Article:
By Richard Winters
My Rating: 9 out of 10
4-Word Review: The last Russian Tsar.
This film chronicles the life of Tsar Nicholas II (Michael Jayston) of Russia and his marriage to Alexandria (Janet Suzman). Based on the novel by Robert K. Massie it examines the height of his power and his apathy to the poverty of his people and his reluctance to listen to their needs, or consider a more democratic form of government. It also looks at his personal life including the birth of his son Alexei (Roderic Noble) who is diagnosed with hemophilia and his wife’s over-reliance on Grigori Rasputin (Tom Baker) a man pretending to have divine connections who ultimately uses his influence on Alexandra to take control over her political affairs when her husband is away. The film also portrays Russia’s involvement during WWI as well as the Tsar’s downfall and eventual exile in Siberia with his family.
The film is basically split up into three parts with the first hour looking at Nicholas’ family life while intercutting with scenes showing the discontent of the Russia people and the efforts of Vladimir Lenin (Michael Bryant) to create a revolutionary form of government. The second hour examines Russia’s war involvement and the many warnings that Nicholas is given not to get involved in it, but foolishly decides to anyways, which ultimately creates massive upheaval. The third hour looks at his abdication of power and the family’s exile and virtual imprisonment at the Ipatiev House in Yekaterinburg where they nervously await their fate.
Initially I thought the third hour would be the weakest as we all know they get shot and killed execution style, but to my surprise it is actually the strongest part of the film. To an extent tearing the characters away from their plush surroundings and forcing them to exist in bleak, squalor-like conditions actually humanizes them and allows the viewer to empathize with them particularly the four daughters who had nothing to do with their father’s harsh policies and just wanted a chance to grow up and live a normal life. The scene where the family is herded into the basement of the home in the early morning hours and forced to sit silently while awaiting their executioners is quite possibly one of the most intense moments ever captured on film.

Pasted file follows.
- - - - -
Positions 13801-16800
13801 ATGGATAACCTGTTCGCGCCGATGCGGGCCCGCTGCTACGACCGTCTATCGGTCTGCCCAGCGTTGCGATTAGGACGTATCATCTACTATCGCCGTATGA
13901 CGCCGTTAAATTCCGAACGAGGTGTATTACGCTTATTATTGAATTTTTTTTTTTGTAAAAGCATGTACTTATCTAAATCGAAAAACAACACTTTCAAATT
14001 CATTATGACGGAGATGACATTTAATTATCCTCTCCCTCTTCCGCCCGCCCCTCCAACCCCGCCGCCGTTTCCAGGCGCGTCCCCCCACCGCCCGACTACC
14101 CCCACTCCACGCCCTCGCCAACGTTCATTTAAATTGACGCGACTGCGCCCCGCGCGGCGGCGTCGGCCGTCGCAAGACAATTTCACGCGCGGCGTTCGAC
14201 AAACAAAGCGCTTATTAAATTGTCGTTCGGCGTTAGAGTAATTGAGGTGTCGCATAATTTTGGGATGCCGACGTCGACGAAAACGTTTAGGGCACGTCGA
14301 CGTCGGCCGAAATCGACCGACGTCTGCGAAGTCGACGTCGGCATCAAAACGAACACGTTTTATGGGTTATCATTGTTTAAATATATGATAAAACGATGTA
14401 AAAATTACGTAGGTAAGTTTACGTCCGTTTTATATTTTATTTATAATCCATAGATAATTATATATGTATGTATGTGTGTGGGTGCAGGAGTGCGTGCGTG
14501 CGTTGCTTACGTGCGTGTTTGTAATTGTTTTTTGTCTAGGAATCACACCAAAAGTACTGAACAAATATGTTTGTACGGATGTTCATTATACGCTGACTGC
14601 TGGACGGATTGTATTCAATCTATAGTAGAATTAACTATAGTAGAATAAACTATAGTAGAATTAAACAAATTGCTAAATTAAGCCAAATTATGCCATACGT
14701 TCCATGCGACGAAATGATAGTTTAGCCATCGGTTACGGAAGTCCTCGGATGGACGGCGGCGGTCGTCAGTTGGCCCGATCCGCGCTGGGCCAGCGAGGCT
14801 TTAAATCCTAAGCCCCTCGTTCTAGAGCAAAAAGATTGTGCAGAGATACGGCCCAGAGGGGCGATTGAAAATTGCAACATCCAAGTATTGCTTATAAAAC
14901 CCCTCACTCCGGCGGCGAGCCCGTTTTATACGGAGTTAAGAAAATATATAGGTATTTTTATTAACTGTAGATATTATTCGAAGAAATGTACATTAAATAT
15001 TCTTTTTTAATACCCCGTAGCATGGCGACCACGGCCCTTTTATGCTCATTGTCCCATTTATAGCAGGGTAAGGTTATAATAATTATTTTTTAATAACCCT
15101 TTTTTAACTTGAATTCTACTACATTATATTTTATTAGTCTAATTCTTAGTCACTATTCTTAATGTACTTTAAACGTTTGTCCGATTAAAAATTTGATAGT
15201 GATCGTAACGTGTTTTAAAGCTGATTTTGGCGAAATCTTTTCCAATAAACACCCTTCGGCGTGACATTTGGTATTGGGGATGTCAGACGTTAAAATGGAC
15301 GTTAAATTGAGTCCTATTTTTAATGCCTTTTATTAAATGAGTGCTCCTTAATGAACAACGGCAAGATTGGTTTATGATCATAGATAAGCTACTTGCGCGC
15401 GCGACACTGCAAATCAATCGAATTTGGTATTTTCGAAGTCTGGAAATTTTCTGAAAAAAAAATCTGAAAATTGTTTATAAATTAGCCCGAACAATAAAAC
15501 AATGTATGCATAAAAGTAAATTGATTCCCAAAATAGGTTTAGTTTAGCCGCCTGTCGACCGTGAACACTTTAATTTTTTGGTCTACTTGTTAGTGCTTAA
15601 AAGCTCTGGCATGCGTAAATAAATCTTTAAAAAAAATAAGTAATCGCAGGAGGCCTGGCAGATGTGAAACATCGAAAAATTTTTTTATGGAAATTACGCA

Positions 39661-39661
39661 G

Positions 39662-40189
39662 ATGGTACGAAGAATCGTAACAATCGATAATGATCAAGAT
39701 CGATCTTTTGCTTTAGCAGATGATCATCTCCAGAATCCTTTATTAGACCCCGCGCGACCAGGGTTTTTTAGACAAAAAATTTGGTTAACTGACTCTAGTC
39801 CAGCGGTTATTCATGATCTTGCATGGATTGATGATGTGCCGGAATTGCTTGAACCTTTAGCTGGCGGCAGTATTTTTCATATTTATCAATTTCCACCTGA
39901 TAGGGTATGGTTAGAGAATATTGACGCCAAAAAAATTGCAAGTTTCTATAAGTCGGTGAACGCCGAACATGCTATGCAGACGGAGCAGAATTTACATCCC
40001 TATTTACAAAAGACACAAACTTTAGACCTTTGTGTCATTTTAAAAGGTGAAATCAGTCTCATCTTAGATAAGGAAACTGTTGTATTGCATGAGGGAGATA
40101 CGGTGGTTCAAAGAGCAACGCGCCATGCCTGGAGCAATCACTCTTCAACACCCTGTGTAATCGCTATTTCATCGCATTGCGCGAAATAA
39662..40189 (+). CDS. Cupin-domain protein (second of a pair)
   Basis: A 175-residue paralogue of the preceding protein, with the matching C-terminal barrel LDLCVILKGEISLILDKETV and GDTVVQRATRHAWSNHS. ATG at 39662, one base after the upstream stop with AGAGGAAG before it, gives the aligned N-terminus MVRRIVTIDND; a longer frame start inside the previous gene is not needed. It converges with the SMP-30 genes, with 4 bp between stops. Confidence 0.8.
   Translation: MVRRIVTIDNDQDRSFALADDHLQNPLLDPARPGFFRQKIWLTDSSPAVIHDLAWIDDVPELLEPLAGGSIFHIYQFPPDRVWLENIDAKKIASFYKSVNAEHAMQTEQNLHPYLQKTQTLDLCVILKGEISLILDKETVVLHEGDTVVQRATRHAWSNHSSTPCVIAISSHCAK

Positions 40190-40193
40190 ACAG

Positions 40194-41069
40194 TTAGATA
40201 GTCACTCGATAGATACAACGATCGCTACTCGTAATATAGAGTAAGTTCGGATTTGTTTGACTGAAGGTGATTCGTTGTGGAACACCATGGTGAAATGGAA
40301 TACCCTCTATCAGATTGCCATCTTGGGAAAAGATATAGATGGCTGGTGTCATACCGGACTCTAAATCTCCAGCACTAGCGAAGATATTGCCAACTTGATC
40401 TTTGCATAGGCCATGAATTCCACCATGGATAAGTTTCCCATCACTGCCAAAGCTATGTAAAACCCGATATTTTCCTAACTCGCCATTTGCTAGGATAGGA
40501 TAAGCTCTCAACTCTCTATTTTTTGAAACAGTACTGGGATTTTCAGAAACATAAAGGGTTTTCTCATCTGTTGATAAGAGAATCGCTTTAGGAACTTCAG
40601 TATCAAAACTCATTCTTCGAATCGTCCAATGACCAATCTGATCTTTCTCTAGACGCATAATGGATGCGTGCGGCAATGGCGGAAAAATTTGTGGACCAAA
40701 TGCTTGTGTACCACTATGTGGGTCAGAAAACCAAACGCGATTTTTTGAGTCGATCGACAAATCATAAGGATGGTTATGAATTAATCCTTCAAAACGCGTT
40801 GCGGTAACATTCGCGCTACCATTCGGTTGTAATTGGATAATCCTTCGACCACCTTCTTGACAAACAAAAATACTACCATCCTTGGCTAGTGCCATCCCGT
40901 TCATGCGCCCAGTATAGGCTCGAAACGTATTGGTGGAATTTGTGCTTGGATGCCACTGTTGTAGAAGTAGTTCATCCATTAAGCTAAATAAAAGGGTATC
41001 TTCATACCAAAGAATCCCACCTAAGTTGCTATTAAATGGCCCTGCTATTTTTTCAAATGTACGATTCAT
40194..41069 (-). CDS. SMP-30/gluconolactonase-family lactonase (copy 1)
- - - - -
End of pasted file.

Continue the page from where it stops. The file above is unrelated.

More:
The performances are uniformly strong particularly Suzman’s as well as Baker as the evil Rasputin who’s drawn out death scene may be one of the longest in movie history. Laurence Olivier in a small, but pivotal bit as the Prime Minister gets two commanding moments including his speech after the Bloody Sunday massacre and later his strong misgivings about the country’s war involvement.
The film is full of brilliant cinematography, direction, costumes and set pieces and is certainly something that must be watched on the big screen to be fully appreciated. I enjoyed the lavish interiors of the Winter Palace especially their walks down the elegant hallways that are lined with Royal guards, but found it equally interesting when Nicholas returns there after the war and forced to walk down these same hallways, which are now darkened and rundown. The many long distance shots of the flat and majestic landscape is also impressive particularly a view of a rolling sunflower field.
Although this film has never attained the well-known classic status of Doctor Zhivago, and in fact this was producer Sam Spiegal’s answer to that film when he was blocked from working on it, I still found it to be every bit as compelling and well directed.
My Rating: 9 out of 10
Released: December 13, 1971
Runtime: 3Hours 8Minutes
Director: Franklin J. Schaffner
Studio: Columbia Pictures
Available: DVD, Blu-ray, Amazon Instant Video